Today's Reading

Equity levels the playing field by recognizing that we don't all start from the same place or need the same things. Equity acknowledges that each employee has different needs and circumstances and ensures that each employee has the specific set of resources and opportunities that they need to succeed in the workplace. With a mindset toward equity, companies acknowledge specific needs related to demographics such as ethnicity, race, gender and gender identity, disabilities, and more. The needs and struggles faced by certain individuals are taken into account in decision-making and all employees have the support and resources they need to succeed.

Becoming an inclusive leader requires learning, reflection, and changing old habits and mindsets. But I believe that no matter whether you already consider yourself an advocate for diversifying the teams, communities, and workplaces in your life, or whether you are just starting to consider how some of the people around you might have a tougher climb up the ladder, this book will meet you where you are and help you progress to become a more inclusive leader.


Over years of doing DEI work with countless organizations and leaders, I started noticing commonalities in leaders' perspectives and learning patterns. The people who were just beginning to understand the importance of inclusion had similar struggles and opportunities. Similarly, the people at the other end of the spectrum—those who had dedicated their careers to becoming advocates for those who are less represented (including themselves, in some cases) also had their own set of struggles and opportunities.

Because I had gotten to know so many people on their journey to becoming more inclusive leaders, it seemed natural to develop a multistage model for learners to use to identify their current state—in terms of knowledge and mindset—and most importantly, to anticipate next steps and develop goals for progress toward something. As human beings, we need to have at least a sense of what we're shooting for. In the book, I use the Inclusive Leader Continuum as a four-stage framework to help individuals at all levels locate themselves and progress forward in their journeys to become inclusive leaders. I am so proud that the Continuum has enabled so many to ground themselves in their learning learning journeys and has given them a common structure and language to not only share about those journeys, but to get and give support to others along their way. This is not work we undertake alone. The four stages of the Continuum are the same four stages in this second edition of the book as they were in the first. To make your journey more actionable, in this second edition, I have created a new structure for each of the stages, added new stories, and shared new tips. In addition, I have provided Discussion Guides for each of the four stages.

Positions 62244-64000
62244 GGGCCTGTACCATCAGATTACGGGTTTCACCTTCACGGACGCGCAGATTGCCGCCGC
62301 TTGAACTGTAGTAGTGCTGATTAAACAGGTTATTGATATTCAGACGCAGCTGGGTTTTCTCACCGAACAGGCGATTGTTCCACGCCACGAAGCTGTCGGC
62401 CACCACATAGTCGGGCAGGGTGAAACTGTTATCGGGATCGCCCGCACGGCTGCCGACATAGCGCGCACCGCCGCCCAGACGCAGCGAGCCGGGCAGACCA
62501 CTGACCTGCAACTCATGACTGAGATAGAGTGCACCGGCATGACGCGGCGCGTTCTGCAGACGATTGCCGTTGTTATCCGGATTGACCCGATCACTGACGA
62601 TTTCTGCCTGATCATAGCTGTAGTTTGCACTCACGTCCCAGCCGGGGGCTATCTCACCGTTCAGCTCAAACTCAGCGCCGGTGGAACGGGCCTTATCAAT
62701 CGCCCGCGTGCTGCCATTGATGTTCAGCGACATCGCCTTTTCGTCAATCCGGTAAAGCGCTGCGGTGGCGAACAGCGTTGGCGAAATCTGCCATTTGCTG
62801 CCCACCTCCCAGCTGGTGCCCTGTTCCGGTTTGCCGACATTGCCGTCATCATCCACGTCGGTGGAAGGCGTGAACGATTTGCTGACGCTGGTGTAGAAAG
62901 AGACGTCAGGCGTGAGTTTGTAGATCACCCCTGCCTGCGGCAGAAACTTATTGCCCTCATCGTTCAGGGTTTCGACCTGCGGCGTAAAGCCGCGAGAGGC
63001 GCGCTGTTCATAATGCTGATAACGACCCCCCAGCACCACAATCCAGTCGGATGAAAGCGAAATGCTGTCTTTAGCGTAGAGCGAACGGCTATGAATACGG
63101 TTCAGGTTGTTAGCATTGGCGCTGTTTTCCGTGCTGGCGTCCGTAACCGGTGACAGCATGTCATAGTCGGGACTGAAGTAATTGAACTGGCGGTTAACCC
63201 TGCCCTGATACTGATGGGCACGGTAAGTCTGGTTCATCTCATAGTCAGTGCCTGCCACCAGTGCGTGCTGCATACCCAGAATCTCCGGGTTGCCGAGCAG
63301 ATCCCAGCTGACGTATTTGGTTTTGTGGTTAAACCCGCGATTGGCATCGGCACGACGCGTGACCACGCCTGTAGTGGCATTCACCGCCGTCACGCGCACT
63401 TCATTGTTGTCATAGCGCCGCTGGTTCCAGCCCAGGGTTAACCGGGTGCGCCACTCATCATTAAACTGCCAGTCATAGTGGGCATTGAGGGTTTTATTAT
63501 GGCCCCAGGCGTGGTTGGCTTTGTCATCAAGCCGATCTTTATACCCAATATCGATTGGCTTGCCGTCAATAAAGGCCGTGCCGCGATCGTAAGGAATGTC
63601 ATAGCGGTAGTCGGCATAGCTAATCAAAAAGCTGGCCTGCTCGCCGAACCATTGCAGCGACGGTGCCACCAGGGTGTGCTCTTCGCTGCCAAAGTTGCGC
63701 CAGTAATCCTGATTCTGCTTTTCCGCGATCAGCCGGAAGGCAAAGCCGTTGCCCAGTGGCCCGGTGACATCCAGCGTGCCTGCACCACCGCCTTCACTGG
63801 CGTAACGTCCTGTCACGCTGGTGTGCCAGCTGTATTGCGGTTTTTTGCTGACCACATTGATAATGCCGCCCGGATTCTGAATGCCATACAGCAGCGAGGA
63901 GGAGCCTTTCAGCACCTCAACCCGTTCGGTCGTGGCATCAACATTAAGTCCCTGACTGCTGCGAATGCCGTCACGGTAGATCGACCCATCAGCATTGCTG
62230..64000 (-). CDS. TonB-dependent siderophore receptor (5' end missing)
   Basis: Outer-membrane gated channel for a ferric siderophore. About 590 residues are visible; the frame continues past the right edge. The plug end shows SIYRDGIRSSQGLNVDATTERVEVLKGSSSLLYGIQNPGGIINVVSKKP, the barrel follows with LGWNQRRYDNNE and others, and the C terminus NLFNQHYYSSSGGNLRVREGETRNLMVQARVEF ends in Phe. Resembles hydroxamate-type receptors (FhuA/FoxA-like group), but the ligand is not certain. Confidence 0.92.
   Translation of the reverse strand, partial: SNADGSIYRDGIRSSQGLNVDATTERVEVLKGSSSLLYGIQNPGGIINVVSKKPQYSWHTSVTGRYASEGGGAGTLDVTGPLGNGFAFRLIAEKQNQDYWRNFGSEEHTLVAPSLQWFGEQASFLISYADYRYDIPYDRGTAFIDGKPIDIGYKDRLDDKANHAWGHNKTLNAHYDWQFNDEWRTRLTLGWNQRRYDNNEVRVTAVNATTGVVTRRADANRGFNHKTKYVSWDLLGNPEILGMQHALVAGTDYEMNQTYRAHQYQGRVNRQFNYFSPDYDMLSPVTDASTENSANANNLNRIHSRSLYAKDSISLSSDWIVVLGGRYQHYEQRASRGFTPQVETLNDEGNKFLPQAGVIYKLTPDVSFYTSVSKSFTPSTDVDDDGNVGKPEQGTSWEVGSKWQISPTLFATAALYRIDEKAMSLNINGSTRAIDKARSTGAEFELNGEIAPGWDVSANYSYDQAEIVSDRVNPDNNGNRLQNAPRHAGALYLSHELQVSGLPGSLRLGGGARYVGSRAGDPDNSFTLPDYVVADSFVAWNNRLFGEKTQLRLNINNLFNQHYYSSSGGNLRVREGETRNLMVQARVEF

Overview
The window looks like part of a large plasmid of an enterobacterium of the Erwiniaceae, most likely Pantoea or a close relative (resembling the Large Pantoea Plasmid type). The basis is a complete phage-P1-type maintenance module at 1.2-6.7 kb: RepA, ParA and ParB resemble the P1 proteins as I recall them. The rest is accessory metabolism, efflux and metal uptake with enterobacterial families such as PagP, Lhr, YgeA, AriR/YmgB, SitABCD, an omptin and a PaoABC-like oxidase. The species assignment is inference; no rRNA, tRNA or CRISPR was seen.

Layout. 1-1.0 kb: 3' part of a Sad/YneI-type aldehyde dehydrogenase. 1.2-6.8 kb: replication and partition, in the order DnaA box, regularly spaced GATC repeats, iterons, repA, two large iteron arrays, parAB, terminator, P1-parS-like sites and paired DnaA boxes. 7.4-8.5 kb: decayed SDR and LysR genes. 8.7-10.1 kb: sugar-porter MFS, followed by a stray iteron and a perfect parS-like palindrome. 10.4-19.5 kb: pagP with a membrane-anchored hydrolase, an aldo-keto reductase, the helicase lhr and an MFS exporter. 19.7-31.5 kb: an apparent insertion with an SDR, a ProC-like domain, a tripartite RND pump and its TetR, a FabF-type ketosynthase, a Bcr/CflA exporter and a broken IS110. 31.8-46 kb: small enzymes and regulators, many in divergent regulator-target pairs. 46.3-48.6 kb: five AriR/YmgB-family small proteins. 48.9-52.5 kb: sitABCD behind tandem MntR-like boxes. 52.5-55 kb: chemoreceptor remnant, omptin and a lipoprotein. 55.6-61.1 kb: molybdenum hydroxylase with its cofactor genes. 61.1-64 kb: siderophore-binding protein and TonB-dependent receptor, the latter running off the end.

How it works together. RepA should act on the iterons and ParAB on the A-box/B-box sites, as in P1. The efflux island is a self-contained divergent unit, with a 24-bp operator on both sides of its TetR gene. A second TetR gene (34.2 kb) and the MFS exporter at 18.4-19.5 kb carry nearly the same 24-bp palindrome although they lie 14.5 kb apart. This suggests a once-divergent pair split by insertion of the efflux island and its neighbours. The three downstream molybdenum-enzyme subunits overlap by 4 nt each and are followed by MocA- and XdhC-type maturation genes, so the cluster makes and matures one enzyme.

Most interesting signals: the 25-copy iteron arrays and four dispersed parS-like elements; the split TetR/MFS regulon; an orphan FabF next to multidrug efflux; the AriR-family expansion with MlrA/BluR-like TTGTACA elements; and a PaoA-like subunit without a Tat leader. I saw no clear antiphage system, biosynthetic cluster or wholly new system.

Here are the four stages:


In the Unaware stage, you learn more about the experiences and challenges that people with other identities face. You educate yourself about the concept of bias and begin to examine your own biases and how they impact your perceptions of the world and the people around you. You embrace humility and acknowledge what you
don't know.


In the Aware stage, you learn more about the concept of privilege and understand better that the playing field is not level for everyone. You educate yourself about your own identities and those of other people and how our identities shape the way we experience the world around us. As you learn more about different lived experiences, you develop empathy and are motivated to contribute to the change effort.


In the Active stage, you put your learning into action. You take risks in the interests of positive change and embrace a mindset of failing forward. You allow yourself to be vulnerable. You share your story and seek out the stories of other people. You lead and participate in difficult and uncomfortable conversations as learning opportunities. You dive deeper into DEI and get personally involved.


In the Advocate stage, you leverage your power and influence to propel change. You draw attention to systemic inequities and get involved in solving them. You work in allyship with others to shift systems and behaviors and take action to disrupt the status quo. You exhibit resilience when you encounter resistance and continue to move forward even when it means breaking away from old norms and groups.

This excerpt is from the paperback edition.

Monday we begin the book Unreasonable Hospitality: The Remarkable Power of Giving People More Than They Expect by Will Guidara.

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